It could turn into another vast industry that this country will miss out on again, I dont mean just human cloning, the whole gamut of genetic engineering, our people have their hands tied for no good reason than a sop to the luvies and the church.

Grainger
9th Aug 2001, 13:22
In science fiction there are certain things on which we have to agree to suspend disbelief.

Faster-than-light travel is one: whether it's hyperspace, wormholes or warp drive, we don't look too hard at the details because without it there would be no story.

Cloning is another one: in stories about cloning, the clone always develops at an accelerated rate - so you get a fully formed adult within a few days or weeks. Again, the mechanism (incubation tank, genetic manipulation) doesn't matter - we suspend disbelief because a story about a clone that takes 21 years to grow up isn't much more exciting than a story about someone having a normal child (or twins) the normal way.

So cloning is a yawn. Saddam Hussein already has offspring ready to take over. I'm not worried about these forms of abuse.

What we're left with is just another form of procreation, and that brings me back to my original point (where's Winston when you need him ?) that the last thing we need to be doing is to put more effort into producing more humans. Lowering the birth rate would be more like it. :mad:

The Mistress
9th Aug 2001, 15:27
Squawk

Twins are a natural phenomena. Clones are far from it.

It is hardly 'paranoid' for people to express concern over technology that is so clearly open to abuse. Have you seen the news footage surrounding this story? There are THOUSANDS of VERY concerned people out there. Some of them want to stop the Italian chap in his tracks. I personally have no qualms about using genetic engineering to find cures for disease or replacement body parts. Cloning whole, live human beings is another matter. Until legislation is thoroughly tightened up I personally would prefer not to bring cloned babies into the world.

I cite the recent case of the total shambles over adopting baby twins through the internet. The law was ambiguous and, as a result, half a dozen adults have had their lives ruined and the babies themselves have been shunted from one set of "parents" to another until they were dizzy. Mistakes DO happen.

In cloning, boundaries must be set as soon as possible, before more babies are manufactured.

I used the tinpot dictator as a flippant example, but as you mention Idi Amin - a fat lot of good he did to his people. How many millions died or were tortured before his 'dynasty' was removed? Nutters like him love technology like this. It just wasn't available at the time. Hitler tried to achieve his goals through an Aryan breeding programme. Cloning would certainly have sped the process up somewhat!! There's no paranoia in reading our own history - which has a tendency to repeat itself.

I'm sure it could prove to be a very lucrative industry. Let's have the legislation to go with it first, please.

tony draper
9th Aug 2001, 15:50
Well setting boundries is abit different from banning it, I'm a firm beliver in nurture rather than nature.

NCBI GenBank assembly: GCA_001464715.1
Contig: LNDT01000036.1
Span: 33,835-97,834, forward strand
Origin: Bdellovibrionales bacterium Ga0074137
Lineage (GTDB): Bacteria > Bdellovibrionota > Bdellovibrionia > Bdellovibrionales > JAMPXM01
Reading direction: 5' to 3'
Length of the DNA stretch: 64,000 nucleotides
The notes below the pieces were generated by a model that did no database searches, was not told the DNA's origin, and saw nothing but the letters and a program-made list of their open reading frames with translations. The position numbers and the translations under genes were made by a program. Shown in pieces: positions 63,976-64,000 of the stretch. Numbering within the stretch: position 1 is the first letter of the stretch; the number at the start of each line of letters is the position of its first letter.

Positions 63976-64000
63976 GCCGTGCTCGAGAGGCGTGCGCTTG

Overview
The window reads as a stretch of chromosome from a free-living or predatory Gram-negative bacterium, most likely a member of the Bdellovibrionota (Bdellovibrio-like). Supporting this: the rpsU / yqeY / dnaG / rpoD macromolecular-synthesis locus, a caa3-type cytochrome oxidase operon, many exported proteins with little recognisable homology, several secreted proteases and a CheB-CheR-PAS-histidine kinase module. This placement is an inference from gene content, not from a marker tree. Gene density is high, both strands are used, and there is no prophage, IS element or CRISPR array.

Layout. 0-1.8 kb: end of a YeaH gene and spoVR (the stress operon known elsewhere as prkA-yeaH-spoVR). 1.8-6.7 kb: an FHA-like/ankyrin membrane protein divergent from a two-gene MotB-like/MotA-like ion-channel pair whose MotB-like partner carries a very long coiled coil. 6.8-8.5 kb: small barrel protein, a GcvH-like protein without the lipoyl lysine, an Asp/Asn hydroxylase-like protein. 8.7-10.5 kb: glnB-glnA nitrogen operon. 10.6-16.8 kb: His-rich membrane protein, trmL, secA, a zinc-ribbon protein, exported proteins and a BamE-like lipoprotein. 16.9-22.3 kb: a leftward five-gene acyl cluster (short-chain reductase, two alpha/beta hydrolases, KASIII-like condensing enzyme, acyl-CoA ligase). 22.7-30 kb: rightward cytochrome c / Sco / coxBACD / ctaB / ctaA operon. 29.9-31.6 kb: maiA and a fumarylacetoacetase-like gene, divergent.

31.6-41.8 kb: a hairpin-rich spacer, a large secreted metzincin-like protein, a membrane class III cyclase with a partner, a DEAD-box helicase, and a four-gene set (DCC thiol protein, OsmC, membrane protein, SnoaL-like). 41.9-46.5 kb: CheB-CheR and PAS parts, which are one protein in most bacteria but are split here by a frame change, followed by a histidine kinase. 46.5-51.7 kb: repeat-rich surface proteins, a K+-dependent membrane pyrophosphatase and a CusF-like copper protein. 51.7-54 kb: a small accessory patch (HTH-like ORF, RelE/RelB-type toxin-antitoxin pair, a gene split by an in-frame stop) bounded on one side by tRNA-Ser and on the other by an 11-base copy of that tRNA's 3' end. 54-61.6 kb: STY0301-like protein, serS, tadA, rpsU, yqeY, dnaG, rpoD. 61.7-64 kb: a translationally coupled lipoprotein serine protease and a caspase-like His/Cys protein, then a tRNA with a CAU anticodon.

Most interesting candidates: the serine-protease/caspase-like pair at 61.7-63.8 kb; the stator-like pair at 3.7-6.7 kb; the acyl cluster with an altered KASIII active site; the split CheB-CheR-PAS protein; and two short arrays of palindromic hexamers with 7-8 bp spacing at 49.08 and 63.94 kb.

No reason why if someone like Hitler had children they would not turn out to be perfectly decent human being's.
I think we will find when it is done that the clones may look the same but they will be individuals the same as you or me, we are the sum total of our experiences, we don't come into the world preprogrammed.
I don't know why we all pretend there is something holy or special about human life when its patently obvious that there isn't , read any newspaper or watch any news broadcast,there are six billion of us swarming over this planet now, human life is the cheapest commodity there is, unless your one of the few at the top of the food chain.

The Mistress
9th Aug 2001, 16:05
Oh this should be good!

This is Tony Draper lighting the blue touch paper whilst The M retires to her nuclear bunker and awaits the Catholic fallout :D

tony draper
9th Aug 2001, 16:18
I didn't say I approved of the human condition I stated, its just a fact, we happily sit back and except 3000+ deaths on the roads each year , or as the acceptable body count, for our freedom to own cars.
Yet we go into paroxisms of rage and grief at the death of one princess, I understand this but I can see the irrationality behind it,one death is a tradgety ten thousand is a statistic,as they say, and its true, and its insane.

pulse1
9th Aug 2001, 17:39
There is a well supported theory that the world is locked in the final battle between man and the microbe. The essential difference between the two is that man has a limited ability to adapt his environment to his own needs, and the microbe can adapt to the environment. By definition it would seem that the microbe has to win eventually.

Looking at most technological advances made by man, there has always been a benefit, at least to some, but there has also been a cost. The problem has always been that the true cost is never completely apparent at the time.

A simple, but possibly worrying example is the use of anti-biotics which have arguably been one of the most beneficial developments in the history of civilisation. Now we are faced with bacteria which are immune to anti-biotics and there is now a strain of TB in this country which appears to be incurable. Who knows what the eventual cost will be.

I believe that what worries most people about genetic engineering in general, and cloning in particular, is apparent arrogance of those advocates who refuse to address the possible social and medical costs. Most of them are probably not qualified to assess all of the costs because they impact on the very basis of human life, both physical and spiritual. However logical we all claim to be, we are all governed by our basic emotions and the strongest of these is fear – fear of death, fear of change, fear of the unknown, fear of my next medical and AFR.

For me, the biggest problem with cloning is that it is irreversible, as TG so eloquently puts it, you can’t put the toothpaste back in the tube, and the time taken for unexpected costs to appear will be very long indeed.